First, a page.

The books I had to read at school, as part of my English language studies, really left me cold. Had I been a different child, this might have turned me off reading books for ever. The books and short stories on the
curriculum at that time were acknowledged and acclaimed. They included works by William Shakespeare, F. Scott Fitzgerald, Alan Sillitoe and George Orwell. They
represented an eclectic mix of times, styles and themes – yet each one bored me senseless. And herein lies the problem with encouraging reading at school – people have very different literary tastes and you can do more harm than good in forcing children to read books they have not chosen for themselves.
My love of reading came from my parents. They read to me – my mother when I was very young and my father every night before I went to sleep. From the books of Enid Blyton, progressing through ‘Treasure Island’ to ‘Three Men in a boat’ and eventually to Zane Grey’s ‘The Thundering Herd’, I was introduced to a wide range of fascinating stories that sparked my desire to read. As I grew older the trailers for the films that I was not old enough to go and see in the cinema, played their part in inspiring contemporary book choices. And later still pure curiosity in what made a book a classic led me to broaden my literary experience.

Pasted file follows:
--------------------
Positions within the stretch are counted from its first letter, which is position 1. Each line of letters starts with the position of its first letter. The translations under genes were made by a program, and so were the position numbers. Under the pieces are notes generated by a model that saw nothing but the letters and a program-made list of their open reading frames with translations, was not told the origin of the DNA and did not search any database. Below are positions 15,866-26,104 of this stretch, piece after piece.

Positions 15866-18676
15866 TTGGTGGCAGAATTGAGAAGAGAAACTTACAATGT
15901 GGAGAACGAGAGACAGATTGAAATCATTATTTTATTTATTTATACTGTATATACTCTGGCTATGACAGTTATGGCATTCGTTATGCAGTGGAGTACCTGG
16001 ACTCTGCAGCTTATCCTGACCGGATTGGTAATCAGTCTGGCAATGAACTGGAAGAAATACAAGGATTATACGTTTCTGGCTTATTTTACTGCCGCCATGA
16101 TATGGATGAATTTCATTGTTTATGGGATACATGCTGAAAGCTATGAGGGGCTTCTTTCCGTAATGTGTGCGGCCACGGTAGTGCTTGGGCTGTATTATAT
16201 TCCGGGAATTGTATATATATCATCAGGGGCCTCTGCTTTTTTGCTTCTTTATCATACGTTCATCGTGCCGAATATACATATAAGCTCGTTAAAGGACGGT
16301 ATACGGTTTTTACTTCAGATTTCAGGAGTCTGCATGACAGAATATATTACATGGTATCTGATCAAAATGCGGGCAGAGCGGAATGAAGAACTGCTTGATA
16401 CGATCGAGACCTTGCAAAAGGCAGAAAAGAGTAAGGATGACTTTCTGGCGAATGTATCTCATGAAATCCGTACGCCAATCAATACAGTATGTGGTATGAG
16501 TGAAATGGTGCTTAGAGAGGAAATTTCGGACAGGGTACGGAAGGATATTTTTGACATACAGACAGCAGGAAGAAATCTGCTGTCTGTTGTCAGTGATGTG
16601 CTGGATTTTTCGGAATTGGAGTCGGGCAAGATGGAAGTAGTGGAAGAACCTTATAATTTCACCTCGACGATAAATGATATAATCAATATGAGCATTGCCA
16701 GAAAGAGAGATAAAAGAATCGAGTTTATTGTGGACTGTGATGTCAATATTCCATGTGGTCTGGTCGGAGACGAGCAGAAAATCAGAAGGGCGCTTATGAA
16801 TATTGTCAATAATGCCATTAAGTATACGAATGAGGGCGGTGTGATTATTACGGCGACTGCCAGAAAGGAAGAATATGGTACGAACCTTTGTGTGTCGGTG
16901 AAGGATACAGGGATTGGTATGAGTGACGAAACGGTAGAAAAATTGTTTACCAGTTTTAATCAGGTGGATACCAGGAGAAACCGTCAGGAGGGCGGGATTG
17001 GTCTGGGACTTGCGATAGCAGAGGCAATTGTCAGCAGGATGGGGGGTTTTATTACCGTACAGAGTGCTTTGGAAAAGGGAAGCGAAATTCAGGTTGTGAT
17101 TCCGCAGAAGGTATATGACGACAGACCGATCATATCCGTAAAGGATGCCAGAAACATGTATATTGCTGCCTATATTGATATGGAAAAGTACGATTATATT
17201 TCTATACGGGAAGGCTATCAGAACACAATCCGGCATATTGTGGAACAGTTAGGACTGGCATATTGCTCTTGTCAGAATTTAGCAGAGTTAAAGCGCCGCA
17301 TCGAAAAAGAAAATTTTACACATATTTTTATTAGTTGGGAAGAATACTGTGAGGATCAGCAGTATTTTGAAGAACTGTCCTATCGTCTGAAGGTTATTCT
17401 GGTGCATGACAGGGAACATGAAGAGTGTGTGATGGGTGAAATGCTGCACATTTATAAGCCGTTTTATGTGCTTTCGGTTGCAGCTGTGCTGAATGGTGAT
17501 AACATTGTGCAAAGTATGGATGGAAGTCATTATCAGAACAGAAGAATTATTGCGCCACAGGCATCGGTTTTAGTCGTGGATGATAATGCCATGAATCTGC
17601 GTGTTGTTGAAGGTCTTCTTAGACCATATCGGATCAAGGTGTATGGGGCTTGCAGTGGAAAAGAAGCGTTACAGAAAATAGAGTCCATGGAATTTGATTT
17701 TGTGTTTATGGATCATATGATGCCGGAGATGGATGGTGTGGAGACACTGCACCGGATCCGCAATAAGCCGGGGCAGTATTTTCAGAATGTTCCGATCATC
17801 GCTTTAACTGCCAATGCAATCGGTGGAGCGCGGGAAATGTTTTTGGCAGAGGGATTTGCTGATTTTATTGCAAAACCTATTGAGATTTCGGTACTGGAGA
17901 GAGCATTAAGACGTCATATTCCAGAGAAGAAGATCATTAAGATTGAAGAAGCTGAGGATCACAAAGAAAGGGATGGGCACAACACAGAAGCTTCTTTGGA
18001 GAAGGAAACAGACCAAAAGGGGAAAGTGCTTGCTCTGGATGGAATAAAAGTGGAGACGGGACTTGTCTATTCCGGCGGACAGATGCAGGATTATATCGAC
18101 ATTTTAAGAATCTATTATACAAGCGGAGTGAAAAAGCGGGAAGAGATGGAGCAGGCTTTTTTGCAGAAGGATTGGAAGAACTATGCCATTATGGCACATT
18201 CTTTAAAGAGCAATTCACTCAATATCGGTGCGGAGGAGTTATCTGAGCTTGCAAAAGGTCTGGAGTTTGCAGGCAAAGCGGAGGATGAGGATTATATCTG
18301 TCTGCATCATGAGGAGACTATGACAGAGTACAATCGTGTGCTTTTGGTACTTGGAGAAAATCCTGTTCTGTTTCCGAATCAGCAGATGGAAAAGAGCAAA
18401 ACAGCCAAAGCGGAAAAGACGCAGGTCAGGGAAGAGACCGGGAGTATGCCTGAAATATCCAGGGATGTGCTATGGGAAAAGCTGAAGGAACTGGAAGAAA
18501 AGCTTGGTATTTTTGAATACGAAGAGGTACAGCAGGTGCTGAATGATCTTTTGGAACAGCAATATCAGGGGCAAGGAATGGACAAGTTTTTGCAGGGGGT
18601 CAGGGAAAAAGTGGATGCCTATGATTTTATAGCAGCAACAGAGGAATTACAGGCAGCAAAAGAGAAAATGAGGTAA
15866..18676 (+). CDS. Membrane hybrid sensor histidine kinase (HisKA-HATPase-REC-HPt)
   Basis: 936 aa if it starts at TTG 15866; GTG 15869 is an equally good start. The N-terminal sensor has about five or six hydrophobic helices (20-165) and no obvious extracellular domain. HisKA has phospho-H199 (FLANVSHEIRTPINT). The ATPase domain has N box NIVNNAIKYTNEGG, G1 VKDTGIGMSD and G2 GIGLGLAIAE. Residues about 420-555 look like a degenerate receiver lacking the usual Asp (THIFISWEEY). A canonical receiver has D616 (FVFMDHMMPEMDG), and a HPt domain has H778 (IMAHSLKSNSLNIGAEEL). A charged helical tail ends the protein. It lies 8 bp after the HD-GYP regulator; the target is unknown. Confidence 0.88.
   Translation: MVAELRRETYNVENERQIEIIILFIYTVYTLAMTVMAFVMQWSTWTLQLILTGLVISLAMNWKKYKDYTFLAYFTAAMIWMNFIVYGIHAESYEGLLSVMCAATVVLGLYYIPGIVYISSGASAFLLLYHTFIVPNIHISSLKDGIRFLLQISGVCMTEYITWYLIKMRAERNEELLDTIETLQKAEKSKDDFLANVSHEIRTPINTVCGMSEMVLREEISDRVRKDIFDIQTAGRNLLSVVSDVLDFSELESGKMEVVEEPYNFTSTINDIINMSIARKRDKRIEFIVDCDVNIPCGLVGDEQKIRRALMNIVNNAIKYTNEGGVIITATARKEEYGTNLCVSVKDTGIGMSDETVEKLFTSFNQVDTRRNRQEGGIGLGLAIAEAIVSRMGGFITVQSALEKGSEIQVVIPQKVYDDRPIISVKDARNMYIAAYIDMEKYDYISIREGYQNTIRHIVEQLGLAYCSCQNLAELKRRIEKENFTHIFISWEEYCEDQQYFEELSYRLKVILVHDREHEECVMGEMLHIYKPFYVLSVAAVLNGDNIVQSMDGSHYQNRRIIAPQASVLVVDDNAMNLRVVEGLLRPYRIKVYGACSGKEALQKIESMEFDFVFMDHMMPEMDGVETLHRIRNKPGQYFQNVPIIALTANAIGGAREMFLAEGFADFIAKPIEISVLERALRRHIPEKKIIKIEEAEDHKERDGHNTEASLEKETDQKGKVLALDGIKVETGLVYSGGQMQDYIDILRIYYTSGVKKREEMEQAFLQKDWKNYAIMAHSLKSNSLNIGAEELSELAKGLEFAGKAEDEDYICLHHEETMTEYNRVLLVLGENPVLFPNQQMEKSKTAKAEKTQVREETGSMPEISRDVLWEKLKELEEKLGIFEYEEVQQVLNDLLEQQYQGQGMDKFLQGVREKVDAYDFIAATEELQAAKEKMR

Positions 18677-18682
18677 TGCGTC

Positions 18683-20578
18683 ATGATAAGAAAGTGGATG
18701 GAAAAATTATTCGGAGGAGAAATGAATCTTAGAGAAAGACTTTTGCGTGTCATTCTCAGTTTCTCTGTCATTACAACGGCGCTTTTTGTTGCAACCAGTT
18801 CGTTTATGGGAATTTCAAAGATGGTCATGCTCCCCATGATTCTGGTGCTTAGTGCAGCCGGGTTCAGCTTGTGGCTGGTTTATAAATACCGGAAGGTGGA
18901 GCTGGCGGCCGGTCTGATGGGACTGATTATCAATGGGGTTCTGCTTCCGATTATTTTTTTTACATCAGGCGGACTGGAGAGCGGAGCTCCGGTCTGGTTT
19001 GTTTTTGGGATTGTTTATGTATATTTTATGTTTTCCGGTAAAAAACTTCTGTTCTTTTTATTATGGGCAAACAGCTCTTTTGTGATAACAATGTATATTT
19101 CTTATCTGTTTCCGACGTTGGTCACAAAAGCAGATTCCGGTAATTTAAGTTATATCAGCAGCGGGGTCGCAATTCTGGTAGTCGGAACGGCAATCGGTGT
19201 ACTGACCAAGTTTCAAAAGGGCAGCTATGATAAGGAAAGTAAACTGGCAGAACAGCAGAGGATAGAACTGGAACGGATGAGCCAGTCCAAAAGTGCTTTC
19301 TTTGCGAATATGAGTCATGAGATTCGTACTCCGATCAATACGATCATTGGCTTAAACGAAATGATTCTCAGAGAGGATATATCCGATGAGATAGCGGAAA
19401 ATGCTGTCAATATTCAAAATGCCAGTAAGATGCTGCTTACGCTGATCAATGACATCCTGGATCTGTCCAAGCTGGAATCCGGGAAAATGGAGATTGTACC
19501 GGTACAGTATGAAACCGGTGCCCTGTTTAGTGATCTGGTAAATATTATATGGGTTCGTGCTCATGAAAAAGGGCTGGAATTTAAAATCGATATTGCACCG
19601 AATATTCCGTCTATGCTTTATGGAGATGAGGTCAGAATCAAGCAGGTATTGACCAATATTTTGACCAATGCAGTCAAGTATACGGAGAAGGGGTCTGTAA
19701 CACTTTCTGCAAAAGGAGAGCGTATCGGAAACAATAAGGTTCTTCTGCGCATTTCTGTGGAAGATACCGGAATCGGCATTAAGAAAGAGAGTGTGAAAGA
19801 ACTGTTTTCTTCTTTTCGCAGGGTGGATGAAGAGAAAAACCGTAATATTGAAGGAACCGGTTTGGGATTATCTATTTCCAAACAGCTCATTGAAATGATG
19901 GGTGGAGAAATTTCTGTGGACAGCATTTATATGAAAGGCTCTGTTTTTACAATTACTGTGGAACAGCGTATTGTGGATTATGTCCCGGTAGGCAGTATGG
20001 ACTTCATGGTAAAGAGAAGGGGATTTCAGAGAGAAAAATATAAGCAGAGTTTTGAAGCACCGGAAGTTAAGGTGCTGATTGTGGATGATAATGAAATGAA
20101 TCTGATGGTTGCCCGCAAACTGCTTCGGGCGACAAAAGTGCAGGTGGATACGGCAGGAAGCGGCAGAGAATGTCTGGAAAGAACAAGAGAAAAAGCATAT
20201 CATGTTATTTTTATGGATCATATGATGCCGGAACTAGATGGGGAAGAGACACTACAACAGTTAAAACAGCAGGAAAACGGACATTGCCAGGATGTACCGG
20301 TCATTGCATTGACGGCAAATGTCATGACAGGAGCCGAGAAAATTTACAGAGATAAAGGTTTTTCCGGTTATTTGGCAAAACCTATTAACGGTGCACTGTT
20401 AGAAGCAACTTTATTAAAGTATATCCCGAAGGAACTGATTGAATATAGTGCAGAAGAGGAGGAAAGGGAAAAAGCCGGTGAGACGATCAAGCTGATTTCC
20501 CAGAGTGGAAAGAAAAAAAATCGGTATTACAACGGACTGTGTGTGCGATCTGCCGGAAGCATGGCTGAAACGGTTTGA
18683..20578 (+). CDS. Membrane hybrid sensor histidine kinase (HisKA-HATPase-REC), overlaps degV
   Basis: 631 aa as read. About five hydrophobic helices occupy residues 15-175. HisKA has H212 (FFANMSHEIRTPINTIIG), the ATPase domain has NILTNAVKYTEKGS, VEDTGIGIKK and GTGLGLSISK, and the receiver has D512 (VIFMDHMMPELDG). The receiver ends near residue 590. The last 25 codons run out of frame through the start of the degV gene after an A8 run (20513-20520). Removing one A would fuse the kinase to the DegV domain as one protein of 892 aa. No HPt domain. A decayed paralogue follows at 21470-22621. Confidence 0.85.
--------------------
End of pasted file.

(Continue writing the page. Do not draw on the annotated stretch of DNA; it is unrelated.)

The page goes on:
I would love to see more young people with a book in their hands, replacing the obligatory cell phone, iPod or portable games console. I would love to see as reality, Education Secretary Michael Gove’s utopian vision of children reading fifty books a year. Schools, however, will probably never be able to give children more than the tools with which to
enjoy reading a good book. The motivation to pick up and read a good book from cover to cover will come from elsewhere – maybe parents, maybe J. K. Rowling, maybe the British Board of Film Classification but probably not from the curricular of our schools.